“Anger is a powerful emotion — it warns us of threat, insult, indignity, and harm. But across the world, girls and women are taught that their anger is better left unvoiced,” says the author of Rage Becomes Her, Soraya Chemaly.

Chemaly is an award-winning writer, media critic, and director of the Women’s Media Center Speech Project. Over the last ten years, Chemaly has written dozens of articles and spoken to countless audiences including the World Bank, legislative members of government, and industry associations and organizations. She speaks regularly on a range of issues around gender, tech, education, the media, and sexual violence.

When I heard Chemaly’s discussion about the power of anger in today’s TedTalk below, my first instinct was to recoil. I hate the idea of angry women. I’ve never found much good in anger other than its release. When I get angry, I say things I regret, I’m callous in my communication of feelings, tensions rise and I lose control.

Chemaly sees anger as an effective power tool for women, saying it’s far better than being sad. I’m not sure I agree even though I understand how this could be true for some people. I think you need to know yourself and what motivates you to positive action.

For me, sadness isn’t always passive and it’s not always done in silence. While I don’t howl in pain when I’m sad, my sadness does provide a quiet space for me to think. That’s not passive for me, and I have room to reassess how I feel. When I’m sad, I often talk with a friend or my spouse – I don’t necessarily hide.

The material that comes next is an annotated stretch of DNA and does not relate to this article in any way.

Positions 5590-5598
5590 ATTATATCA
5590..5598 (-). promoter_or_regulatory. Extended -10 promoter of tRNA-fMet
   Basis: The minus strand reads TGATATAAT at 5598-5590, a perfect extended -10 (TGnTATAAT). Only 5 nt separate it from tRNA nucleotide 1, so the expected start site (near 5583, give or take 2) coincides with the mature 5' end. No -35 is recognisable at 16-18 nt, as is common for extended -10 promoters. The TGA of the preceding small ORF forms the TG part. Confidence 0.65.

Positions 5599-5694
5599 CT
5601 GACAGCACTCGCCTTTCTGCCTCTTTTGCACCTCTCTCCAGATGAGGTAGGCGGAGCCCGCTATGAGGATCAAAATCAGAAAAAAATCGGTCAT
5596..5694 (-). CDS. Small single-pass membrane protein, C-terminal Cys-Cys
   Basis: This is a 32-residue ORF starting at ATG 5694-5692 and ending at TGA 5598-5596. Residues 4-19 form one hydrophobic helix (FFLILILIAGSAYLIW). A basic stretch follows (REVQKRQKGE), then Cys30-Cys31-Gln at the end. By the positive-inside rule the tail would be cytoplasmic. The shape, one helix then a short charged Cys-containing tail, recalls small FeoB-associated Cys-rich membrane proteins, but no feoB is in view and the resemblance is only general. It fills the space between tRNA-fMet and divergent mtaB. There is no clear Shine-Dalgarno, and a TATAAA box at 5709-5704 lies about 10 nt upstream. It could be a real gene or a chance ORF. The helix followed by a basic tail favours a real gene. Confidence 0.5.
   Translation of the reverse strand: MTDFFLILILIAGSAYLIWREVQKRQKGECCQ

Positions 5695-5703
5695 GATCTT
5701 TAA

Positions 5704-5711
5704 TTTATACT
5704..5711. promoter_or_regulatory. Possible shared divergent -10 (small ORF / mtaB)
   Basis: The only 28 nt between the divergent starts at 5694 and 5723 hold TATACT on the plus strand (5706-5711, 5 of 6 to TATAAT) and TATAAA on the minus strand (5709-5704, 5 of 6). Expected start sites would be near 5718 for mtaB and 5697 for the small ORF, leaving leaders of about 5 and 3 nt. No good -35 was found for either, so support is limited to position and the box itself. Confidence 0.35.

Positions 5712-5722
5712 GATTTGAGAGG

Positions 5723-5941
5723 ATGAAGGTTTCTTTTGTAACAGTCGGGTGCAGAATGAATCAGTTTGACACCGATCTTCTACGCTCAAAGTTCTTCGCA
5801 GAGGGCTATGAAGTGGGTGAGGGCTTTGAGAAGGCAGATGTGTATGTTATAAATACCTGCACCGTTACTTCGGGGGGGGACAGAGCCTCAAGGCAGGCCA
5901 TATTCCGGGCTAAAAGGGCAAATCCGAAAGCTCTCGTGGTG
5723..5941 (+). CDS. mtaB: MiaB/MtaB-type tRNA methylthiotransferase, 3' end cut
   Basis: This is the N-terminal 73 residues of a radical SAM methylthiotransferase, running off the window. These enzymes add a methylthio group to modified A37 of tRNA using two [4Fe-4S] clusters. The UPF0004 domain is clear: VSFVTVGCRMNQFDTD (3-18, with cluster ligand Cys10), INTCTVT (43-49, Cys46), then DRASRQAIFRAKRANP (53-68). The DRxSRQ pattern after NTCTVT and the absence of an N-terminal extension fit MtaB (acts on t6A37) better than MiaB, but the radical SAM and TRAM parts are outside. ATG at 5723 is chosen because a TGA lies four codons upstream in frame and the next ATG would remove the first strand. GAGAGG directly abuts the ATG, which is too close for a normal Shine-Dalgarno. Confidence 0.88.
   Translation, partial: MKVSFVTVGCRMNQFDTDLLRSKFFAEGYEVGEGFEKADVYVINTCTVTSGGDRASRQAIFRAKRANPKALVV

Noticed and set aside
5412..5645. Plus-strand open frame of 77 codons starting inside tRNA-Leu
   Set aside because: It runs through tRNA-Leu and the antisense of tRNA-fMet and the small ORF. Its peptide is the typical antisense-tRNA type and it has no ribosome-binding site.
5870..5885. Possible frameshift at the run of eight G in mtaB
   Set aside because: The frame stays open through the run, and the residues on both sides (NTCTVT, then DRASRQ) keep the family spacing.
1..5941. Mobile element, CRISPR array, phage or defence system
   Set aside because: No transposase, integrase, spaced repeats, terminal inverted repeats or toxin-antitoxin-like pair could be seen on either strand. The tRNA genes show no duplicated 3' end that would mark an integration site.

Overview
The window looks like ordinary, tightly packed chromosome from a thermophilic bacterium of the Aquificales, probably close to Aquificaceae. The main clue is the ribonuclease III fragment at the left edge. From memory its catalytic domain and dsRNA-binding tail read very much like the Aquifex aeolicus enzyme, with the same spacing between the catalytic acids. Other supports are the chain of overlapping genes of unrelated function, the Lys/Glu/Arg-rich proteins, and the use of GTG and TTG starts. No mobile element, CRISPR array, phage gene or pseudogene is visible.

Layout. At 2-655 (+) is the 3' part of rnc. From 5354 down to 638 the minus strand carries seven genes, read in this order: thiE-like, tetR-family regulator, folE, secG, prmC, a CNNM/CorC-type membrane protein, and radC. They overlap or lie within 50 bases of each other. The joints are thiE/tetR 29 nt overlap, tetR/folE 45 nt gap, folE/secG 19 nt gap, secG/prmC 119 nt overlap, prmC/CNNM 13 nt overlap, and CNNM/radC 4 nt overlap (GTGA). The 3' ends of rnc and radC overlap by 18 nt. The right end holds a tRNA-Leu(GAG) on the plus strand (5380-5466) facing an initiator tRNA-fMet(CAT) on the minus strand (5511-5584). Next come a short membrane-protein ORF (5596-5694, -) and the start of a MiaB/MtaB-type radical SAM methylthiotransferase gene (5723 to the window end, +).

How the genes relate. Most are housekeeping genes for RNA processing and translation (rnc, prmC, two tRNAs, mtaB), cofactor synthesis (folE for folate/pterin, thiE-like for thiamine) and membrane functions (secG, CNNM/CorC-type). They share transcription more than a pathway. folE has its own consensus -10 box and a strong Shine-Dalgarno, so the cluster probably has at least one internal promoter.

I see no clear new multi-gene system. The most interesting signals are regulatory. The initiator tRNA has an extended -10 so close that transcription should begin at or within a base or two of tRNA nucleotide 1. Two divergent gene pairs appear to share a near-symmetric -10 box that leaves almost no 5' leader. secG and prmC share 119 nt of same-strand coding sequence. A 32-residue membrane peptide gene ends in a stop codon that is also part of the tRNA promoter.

I’m calm when I’m sad, even when my heart aches at the loss of someone or I’m feeling misunderstood or mistreated. There are times when my sadness has helped me to dig deeper and go back to something. It can force me to try harder and work smarter to fix a relationship or change a loss into a win.

I’m not so sure everything is lost in sadness but I can see why Chemaly would think anger can help empower women. I remember being angry about a betrayal when I was a young mother. It that made me so angry I took up running after stopping for many years. It gave me a healthy place to work out my anger and disappointment, and I had one of the best running seasons of my life!

Here’s what I like most about Chemaly’s provocative idea.

She helps us explore what anger can mean, and how it might be attached to gendered or cultural influences. I like that. It makes sense. When Chemaly talks about justified rage as a healthy and potential catalyst for change, I don’t agree but I do know people are listening to what she has to say. Some 2 million, in fact, have watched today’s video link.

But as we always do here on WS, I’d like to suggest you think for yourself. Listen and question some of the unhealthy issues that can manifest around anger and its promotion. Both women in Wednesday’s article, Sahar and Aileen, were angry. Sahar protested her exclusion from football games and lit herself on fire. Aileen’s life-long anger and resentment manifested into a pathological and deadly rage.

There are many ways to advocate for change and get things done, and at the end of the day, our emotions are what they are: our emotions. What meaning we attach to them does matter and how we act upon them is everything. Have a great weekend and please share Chemaly’s video and discussion about it.

Rose McInerney

Author Rose McInerney

Rose combines her love of all things artfully-designed to connect women to a shared community of learning and a richer, more fulfilled self. As a passionate storyteller, published writer, and international traveler, Rose believes women can build a better world through powerful storytelling.

More posts by Rose McInerney

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